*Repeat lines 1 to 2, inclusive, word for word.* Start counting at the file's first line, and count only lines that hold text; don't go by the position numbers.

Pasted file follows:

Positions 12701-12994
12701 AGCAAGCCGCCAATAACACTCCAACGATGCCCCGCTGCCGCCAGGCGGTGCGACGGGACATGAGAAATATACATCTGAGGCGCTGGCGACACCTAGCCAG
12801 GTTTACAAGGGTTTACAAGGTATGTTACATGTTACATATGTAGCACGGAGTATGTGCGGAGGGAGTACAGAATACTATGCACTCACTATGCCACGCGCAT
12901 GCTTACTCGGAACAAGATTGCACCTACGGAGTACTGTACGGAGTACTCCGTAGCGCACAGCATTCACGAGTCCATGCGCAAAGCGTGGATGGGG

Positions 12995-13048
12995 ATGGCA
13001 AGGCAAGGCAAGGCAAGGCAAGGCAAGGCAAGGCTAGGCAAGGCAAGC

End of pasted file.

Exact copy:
Positions 12701-12994
12701 AGCAAGCCGCCAATAACACTCCAACGATGCCCCGCTGCCGCCAGGCGGTGCGACGGGACATGAGAAATATACATCTGAGGCGCTGGCGACACCTAGCCAG